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PREFACE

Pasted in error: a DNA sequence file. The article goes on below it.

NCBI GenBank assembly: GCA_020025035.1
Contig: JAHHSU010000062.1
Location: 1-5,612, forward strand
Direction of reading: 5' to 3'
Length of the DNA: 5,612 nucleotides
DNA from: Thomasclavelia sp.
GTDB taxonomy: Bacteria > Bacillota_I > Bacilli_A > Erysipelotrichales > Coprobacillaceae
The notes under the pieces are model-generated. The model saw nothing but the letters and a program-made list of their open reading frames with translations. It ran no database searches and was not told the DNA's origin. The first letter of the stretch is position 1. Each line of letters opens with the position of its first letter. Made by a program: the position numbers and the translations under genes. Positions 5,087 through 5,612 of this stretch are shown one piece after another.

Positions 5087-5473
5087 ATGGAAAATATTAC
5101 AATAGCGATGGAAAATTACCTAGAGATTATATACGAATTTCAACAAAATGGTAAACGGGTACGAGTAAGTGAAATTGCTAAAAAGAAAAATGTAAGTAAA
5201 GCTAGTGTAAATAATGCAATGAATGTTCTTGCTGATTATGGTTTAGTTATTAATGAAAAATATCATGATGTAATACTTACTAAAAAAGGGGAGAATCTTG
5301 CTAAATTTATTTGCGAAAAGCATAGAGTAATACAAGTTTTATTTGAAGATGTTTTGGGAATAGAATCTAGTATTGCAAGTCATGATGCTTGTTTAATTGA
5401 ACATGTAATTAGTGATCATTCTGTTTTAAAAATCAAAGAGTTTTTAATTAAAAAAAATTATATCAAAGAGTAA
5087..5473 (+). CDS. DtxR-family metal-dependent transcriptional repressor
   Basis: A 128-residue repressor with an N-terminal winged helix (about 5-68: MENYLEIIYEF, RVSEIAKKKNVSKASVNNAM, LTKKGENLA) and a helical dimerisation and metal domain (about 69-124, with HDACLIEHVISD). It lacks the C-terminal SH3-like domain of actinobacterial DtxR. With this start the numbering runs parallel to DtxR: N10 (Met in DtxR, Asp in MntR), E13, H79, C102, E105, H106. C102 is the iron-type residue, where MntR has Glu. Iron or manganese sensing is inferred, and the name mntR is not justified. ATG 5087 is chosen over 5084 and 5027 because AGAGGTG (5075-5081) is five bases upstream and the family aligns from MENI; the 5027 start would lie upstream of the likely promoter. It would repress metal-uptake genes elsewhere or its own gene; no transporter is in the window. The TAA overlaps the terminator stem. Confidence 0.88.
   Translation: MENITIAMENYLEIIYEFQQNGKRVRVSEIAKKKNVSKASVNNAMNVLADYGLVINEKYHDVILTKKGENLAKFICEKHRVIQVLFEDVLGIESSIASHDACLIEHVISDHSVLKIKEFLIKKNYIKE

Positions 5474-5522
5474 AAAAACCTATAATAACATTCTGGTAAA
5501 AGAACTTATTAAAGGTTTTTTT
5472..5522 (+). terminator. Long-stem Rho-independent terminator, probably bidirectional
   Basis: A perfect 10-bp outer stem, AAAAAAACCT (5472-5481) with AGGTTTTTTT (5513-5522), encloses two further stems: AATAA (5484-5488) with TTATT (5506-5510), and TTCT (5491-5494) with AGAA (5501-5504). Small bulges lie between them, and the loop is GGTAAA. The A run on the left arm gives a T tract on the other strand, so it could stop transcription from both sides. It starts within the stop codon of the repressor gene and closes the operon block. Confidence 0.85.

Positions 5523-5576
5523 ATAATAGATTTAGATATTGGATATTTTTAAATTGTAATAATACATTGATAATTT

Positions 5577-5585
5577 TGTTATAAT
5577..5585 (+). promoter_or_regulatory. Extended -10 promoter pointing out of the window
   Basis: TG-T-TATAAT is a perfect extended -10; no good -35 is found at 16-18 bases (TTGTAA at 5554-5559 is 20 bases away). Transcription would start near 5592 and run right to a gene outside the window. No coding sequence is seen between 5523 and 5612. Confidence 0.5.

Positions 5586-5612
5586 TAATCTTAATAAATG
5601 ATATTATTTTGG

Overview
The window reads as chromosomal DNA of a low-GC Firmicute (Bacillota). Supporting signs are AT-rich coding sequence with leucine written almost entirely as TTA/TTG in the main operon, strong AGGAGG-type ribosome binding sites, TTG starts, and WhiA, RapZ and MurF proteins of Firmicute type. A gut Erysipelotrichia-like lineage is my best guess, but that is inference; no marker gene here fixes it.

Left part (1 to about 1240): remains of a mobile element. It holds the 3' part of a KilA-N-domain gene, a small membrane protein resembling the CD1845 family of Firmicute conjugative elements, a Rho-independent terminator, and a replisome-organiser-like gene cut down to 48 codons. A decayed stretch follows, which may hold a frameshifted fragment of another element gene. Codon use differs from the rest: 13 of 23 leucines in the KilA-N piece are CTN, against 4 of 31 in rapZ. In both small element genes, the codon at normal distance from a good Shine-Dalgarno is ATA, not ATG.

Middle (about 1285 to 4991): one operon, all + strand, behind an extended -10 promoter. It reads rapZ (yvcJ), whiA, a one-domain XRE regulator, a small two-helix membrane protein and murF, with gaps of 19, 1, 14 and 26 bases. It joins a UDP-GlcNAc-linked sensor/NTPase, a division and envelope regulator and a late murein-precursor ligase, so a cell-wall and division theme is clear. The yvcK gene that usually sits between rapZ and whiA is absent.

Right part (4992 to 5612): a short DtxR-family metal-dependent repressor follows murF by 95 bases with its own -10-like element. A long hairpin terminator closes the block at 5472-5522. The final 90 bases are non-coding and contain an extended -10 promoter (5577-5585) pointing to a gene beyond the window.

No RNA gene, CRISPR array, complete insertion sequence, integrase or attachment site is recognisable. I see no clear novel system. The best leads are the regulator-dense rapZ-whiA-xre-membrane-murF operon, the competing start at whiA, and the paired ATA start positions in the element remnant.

ways that I had not previously considered. Parts of this work have been presented at the meetings of the International Organization for Qumran Studies, the Nordic Network in Qumran Studies, the Graduate Enoch Seminar, the West Coast Dead Sea Scrolls Study Group, and the Society of Biblical Literature. I would like to thank the participants of those meetings for their interest, comments, and feedback. In particular, I am grateful to Dr. Jonathan Ben Dov, Dr. Torleif Elgvin, Dr. Daniel Falk, Dr. Robert Kugler, Dr. Mladen Popovic, and Dr. Hanne von Weissenberg for their knowledge, their support and, most importantly, their willingness to ask the tough questions. Special thanks must be given to the Nordic Network in Qumran Studies and to Saint Martin’s University, who funded a research trip to Jerusalem in the fall of 2005 and covered the costs associated with obtaining new infrared images of 4Q472a. I also owe a debt of gratitude to the Tyndale House research facility and the Cambridge University Library, whose combined efforts made it possible to study the Cairo Damascus Document in situ in the summer of 2004. I am grateful to Prof. Florentino García Martínez for accepting this manuscript for publication in the series Studies on the Texts of the Desert of Judah and for offering a number of helpful suggestions for its improvement. I would also like to thank Mattie Kuiper at E. J. Brill for her help regarding the publication of this manuscript. The responsibility for any remaining errors or shortcomings, however, is mine and mine alone. I am especially grateful for the support of my lifelong friend, Reza Aslan. Reza’s impact on this work cannot be measured and I own him far more than can be said in this preface. Lastly, I would like to thank my wife, Michelle Werrett. Michelle has been my provider, my friend, my cheerleader, and my companion on a journey that has been far more difficult than either one of us could have imagined. I cannot thank her enough for the countless sacrifices that she has made over the years. It is in her honour that I dedicate this work. Olympia, Washington, August 2007 IAN WERRETT